Appearances can be deceiving. A coral reef that’s glowing brightly might appear vibrantly healthy—when in fact it’s stressed out and near death. Sub-freezing temperatures could make it seem like global warming has reversed—when in fact they’re just blips on the screen of the larger climate picture. In the same way, our winter holidays can appear to be festive and fun-filled—when in fact, they are a pretty stressful time of the year. No wonder we always resolve to live better as soon as they’re over!
Thankfully, unlike beleaguered corals in a struggling reef, we humans have relative agency over our circumstances. As we at PLASTARC examine our own New Year’s resolutions and attempt to forge a path ahead that looks and feels good, we invite you to join us below for this issue’s On Our Minds exploration: that elusive achievement known as work/life balance.
There’s no better time than winter to appreciate the built environment! The PLASTARC team is busy planning for the following Q1 events, where we’ll get to dish about some of the issues we love most with our fellow workplace enthusiasts:
Starting tomorrow in NYC, January 29 - 31, we’ll join our client Verizon and over two dozen other speakers for a series of workshops and tours focused on how the office landscape is adapting to a rapidly changing workforce demands and technology innovations.
BRITE, hosted by Columbia Business School's Center for Global Brand Leadership, promotes interdisciplinary perspectives on the changing landscape of media, technology, and customer experience.
We’re gearing up to present with our friends from Comfy at the session "Occupant-Driven Technologies for Showcasing Workplace Performance" at CoreNet in Singapore, March 12 - 15.
We love WPAC; their tagline says it all: "Evidence-based Decision Making to Help People and Organizations Thrive." We’re looking forward to this year’s event, March 22 - 23 in Philadelphia.
Recaps of our latest events, along with our own recently published articles can be found here. Coming up next, we're adding ideas from our favorite authors on work, place and more.
At this December 11 companion to last year's event, we moderated a lively discussion about the many ways social science can drive both exceptional design and financial success.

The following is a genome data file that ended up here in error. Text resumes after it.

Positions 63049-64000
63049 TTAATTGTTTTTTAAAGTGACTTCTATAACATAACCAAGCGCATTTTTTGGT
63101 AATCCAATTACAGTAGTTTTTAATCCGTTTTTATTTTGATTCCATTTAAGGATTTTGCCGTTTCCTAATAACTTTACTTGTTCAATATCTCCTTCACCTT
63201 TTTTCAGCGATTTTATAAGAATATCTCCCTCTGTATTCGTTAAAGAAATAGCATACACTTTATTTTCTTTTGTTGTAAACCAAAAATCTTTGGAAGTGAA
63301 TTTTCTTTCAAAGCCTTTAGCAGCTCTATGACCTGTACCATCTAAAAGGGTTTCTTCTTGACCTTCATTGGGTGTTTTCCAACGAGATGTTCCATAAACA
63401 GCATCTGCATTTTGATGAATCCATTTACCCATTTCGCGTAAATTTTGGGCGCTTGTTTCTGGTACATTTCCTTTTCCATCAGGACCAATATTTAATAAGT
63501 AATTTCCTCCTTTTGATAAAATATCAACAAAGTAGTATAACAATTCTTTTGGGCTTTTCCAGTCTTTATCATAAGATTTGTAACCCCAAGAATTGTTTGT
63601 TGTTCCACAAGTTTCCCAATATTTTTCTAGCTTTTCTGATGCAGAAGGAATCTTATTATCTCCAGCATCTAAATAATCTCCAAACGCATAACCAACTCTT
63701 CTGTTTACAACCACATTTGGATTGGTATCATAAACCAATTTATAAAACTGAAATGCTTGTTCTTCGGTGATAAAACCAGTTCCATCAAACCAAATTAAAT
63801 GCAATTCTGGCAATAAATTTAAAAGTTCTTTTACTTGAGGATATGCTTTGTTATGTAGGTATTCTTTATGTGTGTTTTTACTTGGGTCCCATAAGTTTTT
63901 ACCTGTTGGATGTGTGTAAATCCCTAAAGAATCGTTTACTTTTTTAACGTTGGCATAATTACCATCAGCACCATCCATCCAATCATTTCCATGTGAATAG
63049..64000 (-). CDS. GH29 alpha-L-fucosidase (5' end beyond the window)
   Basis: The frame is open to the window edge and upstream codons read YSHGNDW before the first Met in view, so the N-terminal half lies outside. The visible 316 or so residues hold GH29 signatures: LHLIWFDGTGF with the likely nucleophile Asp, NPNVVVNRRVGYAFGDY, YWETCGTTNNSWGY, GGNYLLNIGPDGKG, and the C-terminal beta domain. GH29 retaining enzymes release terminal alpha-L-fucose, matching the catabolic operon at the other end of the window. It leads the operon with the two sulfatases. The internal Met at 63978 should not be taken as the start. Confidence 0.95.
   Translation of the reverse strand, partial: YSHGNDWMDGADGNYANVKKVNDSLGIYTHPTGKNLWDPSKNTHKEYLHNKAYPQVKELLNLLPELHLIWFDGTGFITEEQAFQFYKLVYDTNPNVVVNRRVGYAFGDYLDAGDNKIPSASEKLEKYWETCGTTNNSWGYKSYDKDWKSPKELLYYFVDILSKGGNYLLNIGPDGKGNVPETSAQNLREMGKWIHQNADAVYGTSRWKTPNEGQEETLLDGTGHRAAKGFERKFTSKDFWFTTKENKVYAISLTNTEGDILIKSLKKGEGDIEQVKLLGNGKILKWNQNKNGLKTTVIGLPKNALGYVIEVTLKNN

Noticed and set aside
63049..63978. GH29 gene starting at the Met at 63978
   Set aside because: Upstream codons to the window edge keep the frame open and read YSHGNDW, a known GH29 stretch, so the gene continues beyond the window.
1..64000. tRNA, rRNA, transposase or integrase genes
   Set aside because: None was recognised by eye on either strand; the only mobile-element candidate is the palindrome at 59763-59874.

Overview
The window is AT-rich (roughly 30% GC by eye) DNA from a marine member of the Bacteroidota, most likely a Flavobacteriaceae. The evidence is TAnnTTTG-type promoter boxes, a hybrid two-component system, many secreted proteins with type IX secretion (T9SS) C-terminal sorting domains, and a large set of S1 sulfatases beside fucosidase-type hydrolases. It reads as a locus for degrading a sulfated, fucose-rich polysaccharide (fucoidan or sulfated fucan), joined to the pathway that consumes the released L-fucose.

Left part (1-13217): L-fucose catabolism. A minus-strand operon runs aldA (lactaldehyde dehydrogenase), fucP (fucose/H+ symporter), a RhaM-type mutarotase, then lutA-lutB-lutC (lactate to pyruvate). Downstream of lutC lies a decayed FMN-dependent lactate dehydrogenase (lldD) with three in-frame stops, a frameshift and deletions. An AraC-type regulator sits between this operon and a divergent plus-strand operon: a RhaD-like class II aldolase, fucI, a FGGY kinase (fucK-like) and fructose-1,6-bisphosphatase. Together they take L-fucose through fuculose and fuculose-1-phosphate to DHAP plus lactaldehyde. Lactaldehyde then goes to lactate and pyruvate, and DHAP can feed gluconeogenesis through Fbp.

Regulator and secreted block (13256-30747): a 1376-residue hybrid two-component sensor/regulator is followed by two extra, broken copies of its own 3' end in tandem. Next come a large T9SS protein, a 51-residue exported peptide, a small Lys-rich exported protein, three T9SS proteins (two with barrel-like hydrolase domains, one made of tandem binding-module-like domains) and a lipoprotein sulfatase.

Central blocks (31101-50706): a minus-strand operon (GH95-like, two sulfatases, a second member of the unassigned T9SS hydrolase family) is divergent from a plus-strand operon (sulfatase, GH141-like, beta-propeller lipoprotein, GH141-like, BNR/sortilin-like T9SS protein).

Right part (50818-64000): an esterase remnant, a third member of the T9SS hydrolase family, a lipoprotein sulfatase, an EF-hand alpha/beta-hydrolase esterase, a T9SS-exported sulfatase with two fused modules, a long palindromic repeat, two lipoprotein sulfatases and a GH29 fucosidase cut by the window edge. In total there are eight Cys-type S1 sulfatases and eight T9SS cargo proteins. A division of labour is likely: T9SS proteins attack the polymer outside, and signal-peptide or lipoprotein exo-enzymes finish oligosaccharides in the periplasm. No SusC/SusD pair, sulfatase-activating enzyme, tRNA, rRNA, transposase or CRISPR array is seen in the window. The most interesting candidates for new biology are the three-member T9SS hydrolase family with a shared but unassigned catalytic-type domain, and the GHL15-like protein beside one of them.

Earlier this month in Seraview, we discussed how the worlds of human resources, real estate, and tech are increasingly intersecting—and how their connections are creating a whole new profession.
Just before bidding adieu to 2017, the PLASTARC team shared our top predictions about the future of workplace with our friends at Work Design Magazine.
New Year’s Day, or Groundhog Day?
Show of hands: how many people reading this made a New Year’s resolution to work more? How about to drink more coffee? Leave the office later? (If anyone is actually raising their hand, we’ll just hope you’re joking.) ’course not! If you made a resolution at all, it no doubt sounded closer to the opposite of those. Most of us desire to do more for our own wellbeing, and our families’—not less.
If we’re all in agreement about this, why do we have to keep making resolutions year after year? Why is it so persistently hard to balance our personal time and interests with our professional endeavors? Counterintuitively, one reason could be that we’re conflating the appearance of work/life balance with the actuality of work/life integration. How did we get here?
Working virtually everywhere
Once upon a time, when our professional lives were more spatially separate from our home lives, achieving work/life balance seemed to boil down to simple geography. If we wanted to work, we had to physically go to work; therefore, if we wanted to stop working for the day, we could just go home. Now, of course, that border is quite blurred. Many of us have everything we need to do our jobs wherever we go. Some of us choose to work noon to 9:00 instead of 9:00 to 6:00. Our bosses might call us at home on our cell phone, our kids or parents might call us at work on our landline. What was once a firm boundary is now a dotted line, at best.
Mars vs. Venus
While changes in technology have played a big hand in the balance-to-integration shift, so have changes in gender distribution. Whether by nature or nurture, men and women create different kinds of workplaces (we’ll explore this more next month, in our Valentine’s Day Edition!). Historically, the "male brain" has focused more around discrete tasks, and the “female brain” more around synthesizing information. As more women have entered formal work environments in recent decades, we’ve seen the conversation start to change from “balance,” which implies separate entities in harmony, to “integration,” which implies a melding. (Further complicating the gender mix are children: more mothers than ever are working paying jobs, and more fathers are staying home with the kids. As these roles continue to change, the question of whether it makes more sense for families to strive for stricter or more relaxed boundaries between work and personal life remains far from settled.)